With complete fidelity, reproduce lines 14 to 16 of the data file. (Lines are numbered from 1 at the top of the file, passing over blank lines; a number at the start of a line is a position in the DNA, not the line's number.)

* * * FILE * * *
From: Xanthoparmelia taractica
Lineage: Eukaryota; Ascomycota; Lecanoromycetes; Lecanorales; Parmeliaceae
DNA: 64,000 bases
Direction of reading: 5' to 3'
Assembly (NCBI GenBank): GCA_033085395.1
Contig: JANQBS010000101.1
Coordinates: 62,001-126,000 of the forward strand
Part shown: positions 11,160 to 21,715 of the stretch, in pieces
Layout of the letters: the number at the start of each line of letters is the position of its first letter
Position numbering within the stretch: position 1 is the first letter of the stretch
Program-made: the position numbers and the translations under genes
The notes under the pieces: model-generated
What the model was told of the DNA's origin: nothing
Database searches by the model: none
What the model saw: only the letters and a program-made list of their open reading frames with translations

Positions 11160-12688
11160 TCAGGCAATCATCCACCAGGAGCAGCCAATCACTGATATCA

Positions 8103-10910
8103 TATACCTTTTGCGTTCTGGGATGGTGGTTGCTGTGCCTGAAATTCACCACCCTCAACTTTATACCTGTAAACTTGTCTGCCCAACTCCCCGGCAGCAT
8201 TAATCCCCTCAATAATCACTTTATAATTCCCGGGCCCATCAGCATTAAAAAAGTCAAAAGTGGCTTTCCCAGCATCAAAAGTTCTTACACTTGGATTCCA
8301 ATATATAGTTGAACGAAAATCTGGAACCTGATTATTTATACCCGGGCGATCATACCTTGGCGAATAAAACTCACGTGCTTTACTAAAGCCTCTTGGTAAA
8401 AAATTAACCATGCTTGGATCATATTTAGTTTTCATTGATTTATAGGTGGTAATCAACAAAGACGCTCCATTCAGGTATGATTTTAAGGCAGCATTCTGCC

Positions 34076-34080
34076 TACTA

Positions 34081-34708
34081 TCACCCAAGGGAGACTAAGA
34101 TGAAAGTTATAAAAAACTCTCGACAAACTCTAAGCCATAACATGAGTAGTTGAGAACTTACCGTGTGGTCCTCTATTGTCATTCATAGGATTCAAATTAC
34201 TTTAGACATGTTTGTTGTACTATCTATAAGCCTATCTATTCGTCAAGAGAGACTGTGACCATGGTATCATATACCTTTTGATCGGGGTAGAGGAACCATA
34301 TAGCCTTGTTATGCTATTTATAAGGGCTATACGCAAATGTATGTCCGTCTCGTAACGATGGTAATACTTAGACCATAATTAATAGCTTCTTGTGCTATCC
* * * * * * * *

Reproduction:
Database searches by the model: none
What the model saw: only the letters and a program-made list of their open reading frames with translations

Positions 11160-12688